TIP: Tcp performance Options

By jobeard ยท 6 replies
Mar 9, 2008
  1. The following TCP options will generally improve your Windows XP network performance.
    Windows 2000 users have more straight forward setting

    All of the TCP/IP parameters are registry values located under the registry key
    Adapter-specific values are listed under subkeys for each adapter identified by the adapter's globally unique identifier (GUID).

    To determine the GUID value for an adapter corresponding to a LAN connection in the Network Connections folder, do the following:

    1.Open the Network Connections folder and note the name of the LAN connection, such as "Local Area Connection."

    2.Click Start, click Run, type regedit.exe, and then click OK.

    3.Use the tree view (the left pane) of the Registry Editor tool to open the following key: HKEY_LOCAL_MACHINE\SYSTEM\CurrentControlSet\Control\Network\{4D36E972-E325-11CE-BFC1-08002BE10318}

    4.Under this key are one or more keys for the globally unique identifiers (GUIDs) corresponding to the installed LAN connections. Each of these GUID keys has a Connection subkey. Open each of the GUID\Connection keys and look for the Name setting in the contents pane whose value matches the name of your LAN connection from step 1.

    5.When you have found the GUID\Connection key that contains the Name setting that matches the name of your LAN connection, write down or otherwise note the GUID value.

    6. Navigate to:
    and add new key SackOpts REG_DWORD value 1
    Full Duplex

    Under the Device Manager, dbl-click your Network Adapter name
    click the Advanced Tab
    select the Link Speed/Duplex Mode
    change the Value: box to 100mbps/Full Duplex
    click OK to save the value

    for those with only a 10mps card, that choice will be present too
  2. tipstir

    tipstir TS Ambassador Posts: 2,477   +126


    Here this might make it easier for members to apply these settings.. Just download the files attached. TCP.zip is for DSL modems and TCP_Cable.zip is for Cable Modems 20Mbps or geater. Settings can be adjusted with TCP Optimizer from www.speedguide.net.

    CABLE Modems 20Mbps or higher



    DSL Modems



    The above is what I use and I've attached a zip with a TCP.reg so you just double click on the file and it will install what you need for DSL and Cable Modem users. P2P is different for Cable Modem as it would have the Max settings.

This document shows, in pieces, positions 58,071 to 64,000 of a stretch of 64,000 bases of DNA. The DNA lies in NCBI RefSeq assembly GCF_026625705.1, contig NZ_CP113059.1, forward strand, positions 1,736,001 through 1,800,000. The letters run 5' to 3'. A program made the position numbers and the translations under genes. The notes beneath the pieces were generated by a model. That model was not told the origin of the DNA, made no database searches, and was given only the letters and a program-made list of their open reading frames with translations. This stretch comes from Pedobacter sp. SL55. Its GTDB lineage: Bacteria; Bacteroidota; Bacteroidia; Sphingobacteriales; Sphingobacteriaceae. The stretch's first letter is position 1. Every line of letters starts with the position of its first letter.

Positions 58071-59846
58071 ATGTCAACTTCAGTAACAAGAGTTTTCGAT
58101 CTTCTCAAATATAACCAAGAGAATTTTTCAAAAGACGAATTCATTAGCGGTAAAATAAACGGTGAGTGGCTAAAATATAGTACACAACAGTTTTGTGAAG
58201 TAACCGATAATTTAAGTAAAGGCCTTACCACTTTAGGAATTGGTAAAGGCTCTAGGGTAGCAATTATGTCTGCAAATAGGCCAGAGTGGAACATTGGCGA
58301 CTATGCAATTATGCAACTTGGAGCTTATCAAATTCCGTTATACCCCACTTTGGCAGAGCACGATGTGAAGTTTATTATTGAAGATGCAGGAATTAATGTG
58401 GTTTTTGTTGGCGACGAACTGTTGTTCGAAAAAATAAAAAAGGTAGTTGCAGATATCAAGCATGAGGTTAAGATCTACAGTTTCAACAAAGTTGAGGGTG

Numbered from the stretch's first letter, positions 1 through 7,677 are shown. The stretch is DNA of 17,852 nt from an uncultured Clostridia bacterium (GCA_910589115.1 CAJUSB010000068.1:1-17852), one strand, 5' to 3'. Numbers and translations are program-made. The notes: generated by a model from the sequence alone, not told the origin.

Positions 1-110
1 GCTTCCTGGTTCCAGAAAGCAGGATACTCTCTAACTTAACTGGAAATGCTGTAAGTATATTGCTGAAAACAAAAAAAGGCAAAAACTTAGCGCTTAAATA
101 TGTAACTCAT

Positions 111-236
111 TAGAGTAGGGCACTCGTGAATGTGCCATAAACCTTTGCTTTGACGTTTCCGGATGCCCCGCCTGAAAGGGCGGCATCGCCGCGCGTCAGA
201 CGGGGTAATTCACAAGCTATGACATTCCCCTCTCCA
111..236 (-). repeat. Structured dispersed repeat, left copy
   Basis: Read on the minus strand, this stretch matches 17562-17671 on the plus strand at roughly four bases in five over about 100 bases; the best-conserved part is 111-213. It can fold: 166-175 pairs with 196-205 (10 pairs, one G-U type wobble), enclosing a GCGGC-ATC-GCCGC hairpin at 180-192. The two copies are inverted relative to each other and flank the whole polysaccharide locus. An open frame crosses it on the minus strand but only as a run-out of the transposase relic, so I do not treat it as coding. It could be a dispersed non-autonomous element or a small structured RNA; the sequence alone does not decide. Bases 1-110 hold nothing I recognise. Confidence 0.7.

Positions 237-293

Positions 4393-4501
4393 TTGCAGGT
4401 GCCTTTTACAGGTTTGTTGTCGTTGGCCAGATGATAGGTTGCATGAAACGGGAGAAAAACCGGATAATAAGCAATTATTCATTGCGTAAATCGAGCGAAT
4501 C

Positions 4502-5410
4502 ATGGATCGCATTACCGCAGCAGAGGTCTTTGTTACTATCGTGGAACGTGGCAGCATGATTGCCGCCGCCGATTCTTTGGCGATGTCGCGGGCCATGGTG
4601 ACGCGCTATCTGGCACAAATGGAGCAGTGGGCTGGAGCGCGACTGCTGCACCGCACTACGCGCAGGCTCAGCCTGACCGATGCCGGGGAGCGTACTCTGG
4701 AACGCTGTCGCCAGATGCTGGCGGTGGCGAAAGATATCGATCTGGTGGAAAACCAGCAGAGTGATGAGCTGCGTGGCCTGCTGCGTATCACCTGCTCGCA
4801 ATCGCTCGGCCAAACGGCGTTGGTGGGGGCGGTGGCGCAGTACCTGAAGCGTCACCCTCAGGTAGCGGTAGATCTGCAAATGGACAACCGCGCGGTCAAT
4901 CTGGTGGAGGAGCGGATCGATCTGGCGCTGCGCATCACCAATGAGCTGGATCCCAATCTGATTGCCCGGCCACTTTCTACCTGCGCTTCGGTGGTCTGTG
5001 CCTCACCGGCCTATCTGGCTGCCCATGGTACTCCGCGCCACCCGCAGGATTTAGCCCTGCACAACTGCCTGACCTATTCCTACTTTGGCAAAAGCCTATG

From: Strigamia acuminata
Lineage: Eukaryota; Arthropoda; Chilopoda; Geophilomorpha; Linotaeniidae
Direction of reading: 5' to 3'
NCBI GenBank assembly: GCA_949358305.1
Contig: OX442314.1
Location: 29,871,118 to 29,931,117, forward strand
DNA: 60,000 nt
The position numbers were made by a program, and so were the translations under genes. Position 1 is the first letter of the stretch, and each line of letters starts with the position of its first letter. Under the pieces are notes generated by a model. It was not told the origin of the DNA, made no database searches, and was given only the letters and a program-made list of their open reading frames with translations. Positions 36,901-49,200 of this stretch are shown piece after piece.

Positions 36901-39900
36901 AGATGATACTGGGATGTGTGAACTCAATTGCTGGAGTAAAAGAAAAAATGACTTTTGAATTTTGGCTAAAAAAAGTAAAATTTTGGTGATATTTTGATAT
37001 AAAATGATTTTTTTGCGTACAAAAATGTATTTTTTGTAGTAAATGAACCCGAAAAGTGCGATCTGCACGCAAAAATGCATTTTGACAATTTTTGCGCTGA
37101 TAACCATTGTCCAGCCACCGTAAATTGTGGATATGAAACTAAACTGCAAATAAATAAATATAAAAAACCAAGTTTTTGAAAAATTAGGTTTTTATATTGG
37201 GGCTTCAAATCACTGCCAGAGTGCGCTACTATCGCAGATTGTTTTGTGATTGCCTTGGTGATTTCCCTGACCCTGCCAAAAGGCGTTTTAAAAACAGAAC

3. LookinAround

    LookinAround Ex Tech Spotter Posts: 6,491   +184

    I'll second tipster's tool recommendation. I've used these TCP Analysis/Optimizer tools before. Optimizer tool is also handy as it provides you an easy way to back up/restore your TCP registry settings as you use it to tweak/try out/see what happens changing some parameters.
  4. jobeard

    jobeard TS Ambassador Topic Starter Posts: 11,177   +990

    good info guys. The MS site documents the key

    as that used by Win/2000 while XP has it parameters relative to the adapter itself


    the location for GLOBAL Tcp parms is here:
    Key: Tcpip\Parameters

    while the Interface specific parms are here:
    Key: Tcpip\Parameters, Tcpip\Parameters\Interface\interfaceGUID

    For those that use BOTH WiFi when travellng and NIC connections at home,
    be sure to set your tweaks at the PER Interface level.
  5. tipstir

    tipstir TS Ambassador Posts: 2,477   +126

    Wireless uses a different TCP and it's NIC has to be setup right.. One thing not mention here is the:

    Link-Layer Topology Discovery Responder - Protocol that should be installed on both wired and wireless NIC server, workstation, desktop and laptop. This allows PCs to be discovered on a the network. For XP and Vista.

  6. jobeard

    jobeard TS Ambassador Topic Starter Posts: 11,177   +990

    hum; Following the MS Instructions to identify the adapters will show the wireless as well
    as the NIC GUIDs and the Connection Names (eg Local Lan vs. Wireless Connection)
    Navigating to the TCP section, both GUIDs are present (according to my laptop) and the
    TCP\Parameters are all there too.

    Link Layer Topology Discovery (LLTD) is a new component that can be downloaded for XP
    (but resident in Vista), and is unnecessary for any connection to any ISP, P2p, or Server.
    It will allow an XP system to be discovered and displayed in the Vista View Network Map.
    (see KB article)
  7. tipstir

    tipstir TS Ambassador Posts: 2,477   +126

    I am using to fix network discovery problems between systems and it fixed all except for one. I don't want to use SP3 for XP..
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